A new instant classic:

Obamacare’s expansion of the welfare state leads people to believe that someone else, and not they themselves, are responsible for their livelihood, their families, and their health. But this is contrary to the teachings of the Church. To quote Pope John Paul II: “Not only the world, however, but also man himself has been entrusted to his own care and responsibility. God left man ‘in the power of his own counsel’ (Sirach 15:14), that he might seek his Creator and freely attain perfection. Attaining such perfection means personally building up that perfection in himself.”

There is no place for this teaching in Obamacare.

In Google, the only place I can find that applies this very general theological principle to opposing universal healthcare is … from the interview above. For a more specific example, lets go to the Catholic Bishops' actual position [PDF] on universal healthcare guaranteed by the government:

The United States Conference of Catholic Bishops has long advocated health care for all. In their pastoral letter, Health and Health Care, the bishops called for a “comprehensive health care system that will ensure a basic level of health care for all Americans.” Pope John XXIII, in his encyclical Peace on Earth, listed health care among those basic rights which flow from the sanctity and dignity of human life. In the same tradition, Pope John Paul II addressed the need for health care in On Human Work, where he focused on the availability and affordability of health care for workers … The U.S. Conference of Catholic Bishops is launching an effort to unite Catholics around a common message:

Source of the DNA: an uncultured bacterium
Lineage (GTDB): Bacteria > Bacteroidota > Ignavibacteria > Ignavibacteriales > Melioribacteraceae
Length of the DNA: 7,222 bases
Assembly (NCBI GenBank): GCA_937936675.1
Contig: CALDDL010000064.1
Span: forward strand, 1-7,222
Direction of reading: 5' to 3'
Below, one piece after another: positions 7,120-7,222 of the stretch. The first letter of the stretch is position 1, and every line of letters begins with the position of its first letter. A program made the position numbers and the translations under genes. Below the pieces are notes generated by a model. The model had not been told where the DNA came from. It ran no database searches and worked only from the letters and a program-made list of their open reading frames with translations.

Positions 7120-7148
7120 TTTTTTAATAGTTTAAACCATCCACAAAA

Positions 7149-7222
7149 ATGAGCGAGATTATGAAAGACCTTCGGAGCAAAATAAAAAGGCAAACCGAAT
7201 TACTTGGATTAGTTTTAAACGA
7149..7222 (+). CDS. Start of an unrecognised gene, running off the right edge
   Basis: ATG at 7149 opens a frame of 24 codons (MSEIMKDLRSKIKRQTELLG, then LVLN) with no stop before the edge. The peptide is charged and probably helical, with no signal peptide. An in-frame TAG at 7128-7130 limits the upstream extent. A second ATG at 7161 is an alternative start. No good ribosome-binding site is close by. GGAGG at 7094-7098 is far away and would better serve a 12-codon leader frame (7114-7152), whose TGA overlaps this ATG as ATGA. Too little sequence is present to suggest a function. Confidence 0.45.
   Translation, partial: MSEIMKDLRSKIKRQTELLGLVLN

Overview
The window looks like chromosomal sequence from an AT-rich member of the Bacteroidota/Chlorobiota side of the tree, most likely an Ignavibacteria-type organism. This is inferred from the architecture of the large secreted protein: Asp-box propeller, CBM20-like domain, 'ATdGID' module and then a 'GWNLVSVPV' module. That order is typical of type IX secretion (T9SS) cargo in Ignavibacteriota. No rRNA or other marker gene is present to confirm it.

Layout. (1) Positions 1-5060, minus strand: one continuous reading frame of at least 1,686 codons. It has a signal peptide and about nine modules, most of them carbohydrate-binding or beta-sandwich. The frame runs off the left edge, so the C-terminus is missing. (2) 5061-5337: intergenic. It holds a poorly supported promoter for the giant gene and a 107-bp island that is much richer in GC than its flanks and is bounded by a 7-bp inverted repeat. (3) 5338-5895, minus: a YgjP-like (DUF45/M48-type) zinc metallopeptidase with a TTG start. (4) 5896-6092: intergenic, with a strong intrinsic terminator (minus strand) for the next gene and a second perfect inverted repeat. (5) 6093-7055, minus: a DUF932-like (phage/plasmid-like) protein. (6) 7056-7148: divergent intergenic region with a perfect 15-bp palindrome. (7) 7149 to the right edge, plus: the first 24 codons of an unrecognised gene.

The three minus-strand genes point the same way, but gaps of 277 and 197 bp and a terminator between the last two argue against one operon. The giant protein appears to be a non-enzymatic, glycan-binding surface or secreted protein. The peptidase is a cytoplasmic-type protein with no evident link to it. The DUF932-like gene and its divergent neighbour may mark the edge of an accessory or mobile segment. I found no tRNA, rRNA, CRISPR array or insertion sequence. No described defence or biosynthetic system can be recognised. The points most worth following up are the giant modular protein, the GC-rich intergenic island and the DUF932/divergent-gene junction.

In this, the wealthiest of nations, it is unacceptable that so many people do not have access to affordable health care.

Yes, the document also insists that universal healthcare be governed by Catholic doctrines on life, sex, etc. But there is no question about the Vatican's support for universal, government-guaranteed healthcare services, especially for the poor. So where do the theocons stand on that question?

Their candidates would gut Medicaid, slash Medicare, and lower taxes on the already very wealthy. For good measure, the two leading Catholic candidates favor torture and pre-emptive war – both clearly outlawed by Catholic just war teaching. I can see the argument for these policies from a Randian or neoconservative perspective. But from a Catholic one?

Catholicism isn't just about sex – whatever impression the current Bishops want to give.